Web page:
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Reciprocal influences between parental knowledge and adolescent self-control: A cross-sequential nationwide study of Korean youth

Citation

Yu, JJ, Reciprocal influences between parental knowledge and adolescent self-control: A cross-sequential nationwide study of Korean youth, Journal of Family Psychology, (24) pp. 458-467. ISSN 0893-3200 (2010) [Refereed Article]

DOI: doi:10.1037/a0020425

Abstract

The main purpose of this study was to examine the bidirectional relation between parental knowledge and self-control among South Korean youth using a nationwide cross-sequential data. Data included early adolescents (N = 2,844, mean age at Wave 1 = 9.86 years) and middle adolescents (N = 3,449, mean age at Wave 1 = 13.79 years) over the 3 and 4 yearly assessments, respectively. Latent growth curve models revealed that the relation between parental knowledge and adolescent self-control was not a unidirectional phenomenon, but rather bidirectional dynamic set of interactive processes. Evidence of reciprocal influences indicated that higher initial levels of adolescents' perceptions of parental knowledge of their whereabouts and activities predicted slower rates of increase in their self-control and that higher initial levels of self-control predicted slower rates of increase in parental knowledge over time. The results point to the importance of a bidirectional, transactional view for understanding parent-adolescent interactions. © 2010 American Psychological Association.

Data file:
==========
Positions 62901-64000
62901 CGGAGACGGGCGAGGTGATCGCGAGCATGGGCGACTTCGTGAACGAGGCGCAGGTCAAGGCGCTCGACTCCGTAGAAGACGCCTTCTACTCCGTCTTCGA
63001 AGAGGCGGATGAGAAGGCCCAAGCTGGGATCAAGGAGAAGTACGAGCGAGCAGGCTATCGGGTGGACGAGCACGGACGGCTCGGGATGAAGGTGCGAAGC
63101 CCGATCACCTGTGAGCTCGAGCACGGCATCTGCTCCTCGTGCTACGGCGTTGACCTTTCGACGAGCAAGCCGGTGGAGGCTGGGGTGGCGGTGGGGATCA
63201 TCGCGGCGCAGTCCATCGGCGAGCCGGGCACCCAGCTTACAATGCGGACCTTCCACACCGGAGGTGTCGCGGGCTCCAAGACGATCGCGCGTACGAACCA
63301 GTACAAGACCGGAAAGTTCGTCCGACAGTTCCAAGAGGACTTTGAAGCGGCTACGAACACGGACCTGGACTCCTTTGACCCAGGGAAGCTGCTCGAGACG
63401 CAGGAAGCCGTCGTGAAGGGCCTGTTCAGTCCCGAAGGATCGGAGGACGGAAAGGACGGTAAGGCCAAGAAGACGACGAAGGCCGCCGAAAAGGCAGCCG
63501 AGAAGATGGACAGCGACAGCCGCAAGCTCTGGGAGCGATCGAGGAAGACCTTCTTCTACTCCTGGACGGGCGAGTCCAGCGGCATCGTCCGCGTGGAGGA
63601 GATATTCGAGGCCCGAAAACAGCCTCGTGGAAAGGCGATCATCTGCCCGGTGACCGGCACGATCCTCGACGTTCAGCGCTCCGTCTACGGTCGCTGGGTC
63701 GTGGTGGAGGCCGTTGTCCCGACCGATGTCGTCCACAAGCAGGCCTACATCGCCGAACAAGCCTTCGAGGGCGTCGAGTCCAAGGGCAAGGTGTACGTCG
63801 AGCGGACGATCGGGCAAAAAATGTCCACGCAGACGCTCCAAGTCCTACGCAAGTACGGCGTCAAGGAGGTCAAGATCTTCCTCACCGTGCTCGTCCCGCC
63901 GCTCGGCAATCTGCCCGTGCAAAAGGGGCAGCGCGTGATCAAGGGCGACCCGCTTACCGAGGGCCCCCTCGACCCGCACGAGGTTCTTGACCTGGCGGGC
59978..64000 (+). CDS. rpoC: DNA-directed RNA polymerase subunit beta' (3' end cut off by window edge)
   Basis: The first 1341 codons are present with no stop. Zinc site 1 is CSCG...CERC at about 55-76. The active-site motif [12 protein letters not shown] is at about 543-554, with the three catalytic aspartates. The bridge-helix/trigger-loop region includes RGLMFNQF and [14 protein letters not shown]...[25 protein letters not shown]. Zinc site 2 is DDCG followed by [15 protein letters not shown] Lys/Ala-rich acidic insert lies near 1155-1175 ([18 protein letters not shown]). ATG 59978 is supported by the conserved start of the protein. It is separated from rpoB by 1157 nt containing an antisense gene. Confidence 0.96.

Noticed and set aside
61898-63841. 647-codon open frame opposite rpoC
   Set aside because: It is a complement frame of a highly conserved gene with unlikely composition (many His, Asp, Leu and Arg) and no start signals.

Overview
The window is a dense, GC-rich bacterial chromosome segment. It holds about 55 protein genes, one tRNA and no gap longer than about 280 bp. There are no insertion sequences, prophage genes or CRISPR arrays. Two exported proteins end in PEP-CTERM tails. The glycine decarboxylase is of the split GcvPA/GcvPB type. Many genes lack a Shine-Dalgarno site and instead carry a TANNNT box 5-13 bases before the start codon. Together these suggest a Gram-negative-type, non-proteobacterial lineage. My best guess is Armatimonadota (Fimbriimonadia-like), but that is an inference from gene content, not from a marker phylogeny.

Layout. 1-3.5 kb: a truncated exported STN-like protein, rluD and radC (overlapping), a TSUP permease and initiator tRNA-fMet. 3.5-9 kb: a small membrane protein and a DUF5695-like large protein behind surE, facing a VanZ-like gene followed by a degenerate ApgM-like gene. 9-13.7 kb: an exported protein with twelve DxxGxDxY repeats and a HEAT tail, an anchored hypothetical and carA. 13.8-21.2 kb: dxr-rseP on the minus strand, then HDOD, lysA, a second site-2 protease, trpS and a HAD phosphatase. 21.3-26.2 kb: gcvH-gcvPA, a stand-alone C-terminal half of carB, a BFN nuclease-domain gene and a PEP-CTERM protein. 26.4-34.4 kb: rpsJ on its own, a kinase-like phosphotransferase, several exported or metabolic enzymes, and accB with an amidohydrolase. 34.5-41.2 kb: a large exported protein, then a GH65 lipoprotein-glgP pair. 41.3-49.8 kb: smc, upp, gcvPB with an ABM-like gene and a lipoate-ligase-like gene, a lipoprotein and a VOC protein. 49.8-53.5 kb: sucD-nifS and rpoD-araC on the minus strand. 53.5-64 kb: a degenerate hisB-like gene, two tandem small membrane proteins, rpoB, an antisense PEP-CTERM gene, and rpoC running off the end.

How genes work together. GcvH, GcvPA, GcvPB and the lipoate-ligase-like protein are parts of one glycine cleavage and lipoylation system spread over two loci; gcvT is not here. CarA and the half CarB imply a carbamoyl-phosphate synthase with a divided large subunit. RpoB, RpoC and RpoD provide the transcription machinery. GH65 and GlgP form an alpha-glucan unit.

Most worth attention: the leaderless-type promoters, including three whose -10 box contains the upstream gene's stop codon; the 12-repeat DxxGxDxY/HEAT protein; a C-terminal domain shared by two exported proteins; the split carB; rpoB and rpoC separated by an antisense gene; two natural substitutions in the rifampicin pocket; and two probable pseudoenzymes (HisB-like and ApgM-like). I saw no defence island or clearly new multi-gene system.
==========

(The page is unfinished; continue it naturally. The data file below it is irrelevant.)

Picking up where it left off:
Item Details

Item Type:Refereed Article
Research Division:Studies in Human Society
Research Group:Criminology
Research Field:Criminology not elsewhere classified
Objective Division:Law, Politics and Community Services
Objective Group:Community Service (excl. Work)
Objective Field:Families and Family Services
Author:Yu, JJ (Dr JJ Yu)
ID Code:84473
Year Published:2010
Web of Science® Times Cited:6
Deposited By:Education
Deposited On:2013-05-15
Last Modified:2015-02-04
Downloads:0

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